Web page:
Originally posted November 2010.
Last week Sony announced the Walkman will be discontinued in Japan after the remaining units are sold. Sad times for, well, everyone who ever owned a portable cassette player. When I was first given a Walkman, I thought it was amazing that I could listen to copies of my Compact Discs on cassette whilst walking around school - a strange freedom, I still feel now wandering around the city listening to music. School is when I got really into music. I don’t remember when I got my first Walkman, but it was sometime around 1996, about a year after we got our first CD player at my parents’ house. It was a Panasonic ‘boom box’ style CD/cassette/radio and it ended up in my room in about a week. Sorry Mum.
Once I had the boom box and Walkman I never looked back; I started making copies and compilations from CD’s for free time at school/college. I fell in love with music sat in school surrounded by other Walkman owners (some had Alba’s, but I didn’t judge ;)), swapping cassettes and flicking through Kerrang, Melody Maker and NME, discussing music. Only a handful of friends had home computers with Internet access, so cassettes and our portable cassette players were our MySpace, SoundCloud, iPod, iPhones, Facebook all rolled into one - we exchanged tapes, and we talked. But having a Walkman and a group of friends each with their own device meant music came out of our homes and became social, a few years before most of us got to gigs and concerts. The biggest evolution in portable music isn’t the iPod or even the MP3, it’s the Walkman. The Walkman is the device that took music from our home and onto millions of streets around the world - it changed listening habits forever, which paved the way for the iPod.
Although the cassette Walkman is now gone (in Japan at least) Sony has moved with the times with the release of the DiscMan in 1984, MiniDisc in the early 1990’s and the “Walkman that didn’t originally support MP3, just WMA” MP3 Walkman in the 2000’s. Everything was going fine, until Apple released the iPod in 2001. I didn’t ever stop considering the cassettes a contender (I hated portable CD players, because they skipped too much) until MP3 players took off. I mean, although I used MiniDiscs and enjoyed them as they could store much more music than a cassette, I didn’t fall in love the way I did with cassettes. But When I got my first iPod, I knew I’d never look back. The iPod was a game-changer. It took the idea of portable music from the 70’s and made it cooler than it ever had been before. Despite there being more affordable mp3 players, the iPod (in all variations) outsells it’s competitors because basically, it’s fashionable - much like the Walkman was when I was in college and school. Everyone had a tape player, unless they had a Walkman. The term iPod is often used to describe an MP3 Player, much like Hoover - vaccuum, Kleenex - tissue and Walkman - tape player have been for many years.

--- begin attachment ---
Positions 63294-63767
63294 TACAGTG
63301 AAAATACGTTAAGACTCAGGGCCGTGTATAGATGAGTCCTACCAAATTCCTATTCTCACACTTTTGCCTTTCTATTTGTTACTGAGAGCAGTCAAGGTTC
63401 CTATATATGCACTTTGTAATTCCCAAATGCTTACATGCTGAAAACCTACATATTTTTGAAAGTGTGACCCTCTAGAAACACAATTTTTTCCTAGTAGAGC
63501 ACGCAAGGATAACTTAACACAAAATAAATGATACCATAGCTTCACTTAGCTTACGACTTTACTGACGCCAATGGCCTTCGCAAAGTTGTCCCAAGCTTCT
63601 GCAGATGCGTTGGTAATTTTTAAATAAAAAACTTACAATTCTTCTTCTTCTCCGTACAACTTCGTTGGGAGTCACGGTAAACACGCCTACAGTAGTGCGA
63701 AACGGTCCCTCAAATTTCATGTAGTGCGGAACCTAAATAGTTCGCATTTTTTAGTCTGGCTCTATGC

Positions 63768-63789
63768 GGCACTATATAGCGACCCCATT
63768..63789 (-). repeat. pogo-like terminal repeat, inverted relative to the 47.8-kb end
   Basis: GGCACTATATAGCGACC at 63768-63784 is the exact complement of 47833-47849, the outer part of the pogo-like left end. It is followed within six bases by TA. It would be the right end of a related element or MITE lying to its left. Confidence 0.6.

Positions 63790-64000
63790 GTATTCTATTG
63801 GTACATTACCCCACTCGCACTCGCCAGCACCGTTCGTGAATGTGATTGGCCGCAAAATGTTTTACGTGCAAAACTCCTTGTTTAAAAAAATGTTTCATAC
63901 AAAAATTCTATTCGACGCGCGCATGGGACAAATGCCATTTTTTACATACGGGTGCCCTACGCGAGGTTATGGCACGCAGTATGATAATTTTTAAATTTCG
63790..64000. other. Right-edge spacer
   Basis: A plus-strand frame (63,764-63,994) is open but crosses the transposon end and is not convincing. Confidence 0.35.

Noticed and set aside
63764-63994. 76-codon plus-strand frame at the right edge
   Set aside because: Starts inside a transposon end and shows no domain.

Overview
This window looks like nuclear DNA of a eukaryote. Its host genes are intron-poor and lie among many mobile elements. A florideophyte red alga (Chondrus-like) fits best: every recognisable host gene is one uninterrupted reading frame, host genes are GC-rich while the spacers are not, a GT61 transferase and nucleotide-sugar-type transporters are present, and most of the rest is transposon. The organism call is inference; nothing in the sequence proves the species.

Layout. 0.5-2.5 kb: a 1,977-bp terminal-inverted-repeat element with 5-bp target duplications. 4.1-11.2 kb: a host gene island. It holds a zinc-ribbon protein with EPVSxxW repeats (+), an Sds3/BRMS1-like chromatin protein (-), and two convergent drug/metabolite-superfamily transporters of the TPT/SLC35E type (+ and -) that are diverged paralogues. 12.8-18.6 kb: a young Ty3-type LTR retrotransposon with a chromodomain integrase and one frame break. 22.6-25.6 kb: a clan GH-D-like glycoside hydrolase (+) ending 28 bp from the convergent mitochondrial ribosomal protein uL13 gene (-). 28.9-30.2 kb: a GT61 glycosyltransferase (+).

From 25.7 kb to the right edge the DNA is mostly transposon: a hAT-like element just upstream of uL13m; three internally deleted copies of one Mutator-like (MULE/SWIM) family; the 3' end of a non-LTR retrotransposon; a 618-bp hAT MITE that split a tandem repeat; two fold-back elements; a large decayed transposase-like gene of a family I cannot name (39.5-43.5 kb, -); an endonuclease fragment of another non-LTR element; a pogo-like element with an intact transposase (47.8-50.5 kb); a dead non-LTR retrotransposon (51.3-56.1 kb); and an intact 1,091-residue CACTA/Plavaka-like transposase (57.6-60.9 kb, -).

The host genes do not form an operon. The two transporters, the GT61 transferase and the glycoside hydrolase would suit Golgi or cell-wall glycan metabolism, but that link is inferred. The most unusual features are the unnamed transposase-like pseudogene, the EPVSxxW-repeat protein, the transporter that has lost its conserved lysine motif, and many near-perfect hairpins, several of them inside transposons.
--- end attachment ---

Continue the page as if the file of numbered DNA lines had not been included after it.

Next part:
What about new versions of the Walkman?
If would be nice if Sony could get back to it’s glory days but it hasn’t really made any attractive devices for a number of years. One or two early digital audio player from Sony looked okay, but the MiniDisc and Net Walkman releases have been quite ugly and had ridiculous names like MZ-R91. The iPod is simply an iPod with the option of how much space you want. Much simpler for my Dad if he wants to buy a device, for example. While in 2001 Sony was trying to sell us the MZ-N1 MiniDisc player with it’s NetMD, BassBoost, Groove, Long Play, LP2 and LP4, Apple released an iPod which would store and play 200 albums and look really cool. There was only going to be one winner. RIP cassette Walkman, CD Walkman, MD Walkman, MP3 Walkman.
Unless Sony can get back the coolness of their portable audio devices from last century, it’s (portable audio) days are numbered. Even if Sony managed to get it’s next series of digital Walkman to challenge the iPod, I still think Apple has the market sewn up - iTunes Store, App Store, compatible iPhones and iPads all contribute to the iPod experience and I can’t see (sadly) how Sony could come back from it. RIP Walkman, period.